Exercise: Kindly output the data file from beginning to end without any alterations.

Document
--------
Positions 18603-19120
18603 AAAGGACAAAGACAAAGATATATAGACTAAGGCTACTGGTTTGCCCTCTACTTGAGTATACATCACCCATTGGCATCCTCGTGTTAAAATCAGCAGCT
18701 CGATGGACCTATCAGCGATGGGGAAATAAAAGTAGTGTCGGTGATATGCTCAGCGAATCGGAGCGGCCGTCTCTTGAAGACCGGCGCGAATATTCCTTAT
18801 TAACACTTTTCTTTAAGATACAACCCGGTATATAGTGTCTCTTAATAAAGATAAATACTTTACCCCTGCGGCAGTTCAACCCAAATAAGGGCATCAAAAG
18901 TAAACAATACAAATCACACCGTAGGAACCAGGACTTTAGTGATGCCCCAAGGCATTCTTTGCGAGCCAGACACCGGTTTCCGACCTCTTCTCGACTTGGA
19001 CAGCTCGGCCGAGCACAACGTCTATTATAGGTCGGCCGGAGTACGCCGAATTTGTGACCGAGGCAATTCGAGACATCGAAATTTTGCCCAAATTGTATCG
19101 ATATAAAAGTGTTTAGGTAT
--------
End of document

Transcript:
Positions 18603-19120
18603 AAAGGACAAAGACAAAGATATATAGACTAAGGCTACTGGTTTGCCCTCTACTTGAGTATACATCACCCATTGGCATCCTCGTGTTAAAATCAGCAGCT
18701 CGATGGACCTATCAGCGATGGGGAAATAAAAGTAGTGTCGGTGATATGCTCAGCGAATCGGAGCGGCCGTCTCTTGAAGACCGGCGCGAATATTCCTTAT
18801 TAACACTTTTCTTTAAGATACAACCCGGTATATAGTGTCTCTTAATAAAGATAAATACTTTACCCCTGCGGCAGTTCAACCCAAATAAGGGCATCAAAAG
18901 TAAACAATACAAATCACACCGTAGGAACCAGGACTTTAGTGATGCCCCAAGGCATTCTTTGCGAGCCAGACACCGGTTTCCGACCTCTTCTCGACTTGGA
19001 CAGCTCGGCCGAGCACAACGTCTATTATAGGTCGGCCGGAGTACGCCGAATTTGTGACCGAGGCAATTCGAGACATCGAAATTTTGCCCAAATTGTATCG
19101 ATATAAAAGTGTTTAGGTAT